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According to Harvard Medical School, Sciatica is one of the most common, but misunderstood, types of pains you can experience. Up to 40% of the population will have Sciatica pain at some point during their lifetime
The sciatic nerve is the longest and largest in the body. When it is inflamed, the condition is called sciatica (pronounced si'ad-a'ka). Not all leg pain is sciatica, but most sciatica involves leg pain. Sciatica sufferers often have severe pain along the sciatic nerve path, usually in the back of the legs and thighs, although sometimes the pain is felt in the ankle, foot and toes.
Occasionally pain is felt in the front or side of the legs, in the hips, or for some hapless sufferers, in both legs. Apart from pain, parenthesis or pins-and-needles, burning, tingling, prickling, crawling sensations or tenderness may be felt. Ironically the painful leg might feel numb as well!
Sciatica is hell to sufferers. Sleeping, sitting, walking, bending, turning or standing up may be difficult or at times impossible.
For decades chiropractors and patients have observed the benefits of chiropractic spinal adjustments on those suffering from sciatica and leg pain. Many sciatica sufferers have experienced dramatic relief of their pain after chiropractic care. Many sufferers of sciatica and leg pain have found that chiropractic was superior to traction and pain injections, often saving them from having spinal surgery.
Chiropractic care appears to have the most profound effect on sciatica when problems first occur. However, even in those who have been through the "medical runaround," chiropractic can provide excellent results. In many cases it is never too late to enjoy the benefits of chiropractic care. But please, don't wait.
The term "slipped Disc" is a misnomer.
It is impossible for the disc to actually slip...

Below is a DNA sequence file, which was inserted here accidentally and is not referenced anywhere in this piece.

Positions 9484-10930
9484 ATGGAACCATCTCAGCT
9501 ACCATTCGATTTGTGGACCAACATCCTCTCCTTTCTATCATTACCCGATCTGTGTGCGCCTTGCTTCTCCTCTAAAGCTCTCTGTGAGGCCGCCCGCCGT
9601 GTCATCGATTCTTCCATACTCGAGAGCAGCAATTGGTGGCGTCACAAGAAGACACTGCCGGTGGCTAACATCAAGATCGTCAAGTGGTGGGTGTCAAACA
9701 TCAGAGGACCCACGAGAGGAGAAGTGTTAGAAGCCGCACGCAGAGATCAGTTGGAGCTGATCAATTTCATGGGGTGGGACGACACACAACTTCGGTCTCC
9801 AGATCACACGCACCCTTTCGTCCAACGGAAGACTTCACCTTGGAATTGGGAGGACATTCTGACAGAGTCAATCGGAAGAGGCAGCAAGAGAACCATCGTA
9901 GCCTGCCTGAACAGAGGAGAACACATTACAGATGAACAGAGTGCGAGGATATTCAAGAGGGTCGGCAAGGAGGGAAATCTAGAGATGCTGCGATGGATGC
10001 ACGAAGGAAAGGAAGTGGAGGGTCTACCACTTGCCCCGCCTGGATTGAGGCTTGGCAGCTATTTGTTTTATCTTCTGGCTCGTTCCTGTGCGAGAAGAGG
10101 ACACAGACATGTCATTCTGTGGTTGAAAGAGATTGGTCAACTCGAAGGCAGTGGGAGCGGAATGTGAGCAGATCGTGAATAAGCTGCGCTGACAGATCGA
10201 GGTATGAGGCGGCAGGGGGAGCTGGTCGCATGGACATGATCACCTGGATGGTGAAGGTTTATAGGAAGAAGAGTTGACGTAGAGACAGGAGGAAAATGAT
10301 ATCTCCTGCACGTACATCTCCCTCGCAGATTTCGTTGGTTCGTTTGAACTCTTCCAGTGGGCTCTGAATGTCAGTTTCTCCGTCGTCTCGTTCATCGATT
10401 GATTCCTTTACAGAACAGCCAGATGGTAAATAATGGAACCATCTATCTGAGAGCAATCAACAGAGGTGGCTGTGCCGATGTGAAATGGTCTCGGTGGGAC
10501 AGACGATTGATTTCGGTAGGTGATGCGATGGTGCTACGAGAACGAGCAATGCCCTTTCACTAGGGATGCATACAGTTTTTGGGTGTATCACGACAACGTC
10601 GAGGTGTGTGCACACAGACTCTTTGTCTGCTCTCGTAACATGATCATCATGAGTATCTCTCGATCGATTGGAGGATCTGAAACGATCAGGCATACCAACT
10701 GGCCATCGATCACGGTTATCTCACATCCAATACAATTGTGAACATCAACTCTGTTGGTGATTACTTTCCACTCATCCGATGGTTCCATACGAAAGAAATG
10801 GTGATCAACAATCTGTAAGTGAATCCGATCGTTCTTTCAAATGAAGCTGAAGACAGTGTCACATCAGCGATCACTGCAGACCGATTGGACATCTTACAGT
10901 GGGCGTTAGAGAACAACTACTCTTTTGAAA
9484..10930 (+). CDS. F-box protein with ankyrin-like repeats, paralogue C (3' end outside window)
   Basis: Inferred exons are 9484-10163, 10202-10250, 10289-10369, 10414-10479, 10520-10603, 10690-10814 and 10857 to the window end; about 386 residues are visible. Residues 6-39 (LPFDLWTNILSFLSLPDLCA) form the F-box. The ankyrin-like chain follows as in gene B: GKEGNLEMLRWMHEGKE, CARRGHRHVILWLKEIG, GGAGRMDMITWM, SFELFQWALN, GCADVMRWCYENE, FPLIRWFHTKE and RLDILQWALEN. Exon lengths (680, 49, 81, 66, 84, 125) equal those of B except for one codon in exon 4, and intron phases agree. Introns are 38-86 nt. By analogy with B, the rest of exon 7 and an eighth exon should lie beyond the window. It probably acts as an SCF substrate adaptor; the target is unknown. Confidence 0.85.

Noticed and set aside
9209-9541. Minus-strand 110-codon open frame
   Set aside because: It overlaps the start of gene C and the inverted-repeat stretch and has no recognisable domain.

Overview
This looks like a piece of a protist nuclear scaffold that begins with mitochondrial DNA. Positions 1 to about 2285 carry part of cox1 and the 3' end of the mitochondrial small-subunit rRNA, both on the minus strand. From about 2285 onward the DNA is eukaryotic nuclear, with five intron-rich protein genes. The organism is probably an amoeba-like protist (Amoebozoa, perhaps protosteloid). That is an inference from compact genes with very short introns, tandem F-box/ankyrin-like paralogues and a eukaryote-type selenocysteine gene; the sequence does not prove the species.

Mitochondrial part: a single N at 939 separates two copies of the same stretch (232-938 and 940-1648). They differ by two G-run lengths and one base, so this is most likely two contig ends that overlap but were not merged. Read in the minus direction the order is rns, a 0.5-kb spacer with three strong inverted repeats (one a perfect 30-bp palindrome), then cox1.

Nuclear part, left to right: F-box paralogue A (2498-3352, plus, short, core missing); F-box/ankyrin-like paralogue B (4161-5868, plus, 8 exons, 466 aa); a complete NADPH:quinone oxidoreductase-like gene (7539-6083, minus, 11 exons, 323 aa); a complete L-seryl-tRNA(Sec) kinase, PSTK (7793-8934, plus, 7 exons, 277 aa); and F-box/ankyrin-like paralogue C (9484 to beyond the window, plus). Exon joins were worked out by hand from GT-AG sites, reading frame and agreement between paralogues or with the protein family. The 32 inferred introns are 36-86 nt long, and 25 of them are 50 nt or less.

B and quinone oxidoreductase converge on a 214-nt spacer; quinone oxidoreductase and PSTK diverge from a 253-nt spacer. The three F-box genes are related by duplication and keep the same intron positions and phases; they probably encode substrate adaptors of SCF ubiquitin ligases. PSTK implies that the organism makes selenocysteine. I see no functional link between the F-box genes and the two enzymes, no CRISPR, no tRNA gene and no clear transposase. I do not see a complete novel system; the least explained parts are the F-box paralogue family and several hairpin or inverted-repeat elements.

What can "slip" are the vertebrae.
"Slipped discs" should be called "slipped vertebrae."
Discs are little pads that lie between the vertebrae; each disc has a tough outer ring (annular fibrosis) and a soft gel-like center (nucleus Tintervertebralhe pulposi).
The discs separate the vertebrae and, because they're knitted into the bones, also join them together. They act like little shock absorbers, cushioning the bones so they don't crash against each other as you walk, which would be very painful. Discs help give the spine its curve, flexibility and strength. The 23 discs in your spine also make up about a third of the length of the spinal column and that's why you are about 1/4 inch to 1/2 inch taller in the morning than you were the night before; the discs flatten out a little after a day of standing and then regain their volume when you sleep.
Disc Herniation, Protrusion and Prolapse
There are two types of herniations: protrusions and prolapses. A protrusion can occur if the nucleus pulposi bulges, pushing the annular fibrosis out of shape. A prolapse occurs if the nucleus bulges out so much that it actually separates from the rest of the disc.
If the prolapsed disc goes into the spinal cord or puts pressure on nerves, it may cause severe pain that could make sitting, standing, walking, lifting, urinating, defecating, sneezing, coughing and moving nearly impossible. In extreme cases, foot or leg numbness or a loss of muscle control may occur. However, only a small number of those with low-back pain have any disc problems.
While spinal surgery is sometimes necessary, especially in cases of trauma or severe bone, disc and nerve destruction (due to a variety of causes, from infection to cancer), the vast majority of people with low-back pain and/or sciatica never need it.
Failed Back Surgery Syndrome
Of the thousands of surgical procedures done each year for ruptured discs, medical authorities admit that a large number are unnecessary and useless, with many of those who have back surgery in the same or worse pain after the operations. They have Failed Back Surgery Syndrome (FBSS). To make matters worse, if surgery is ineffective the first time, a second or third operation will not help. Even successful operations could cause scar tissue, permanent spinal weakness, distortion and instability.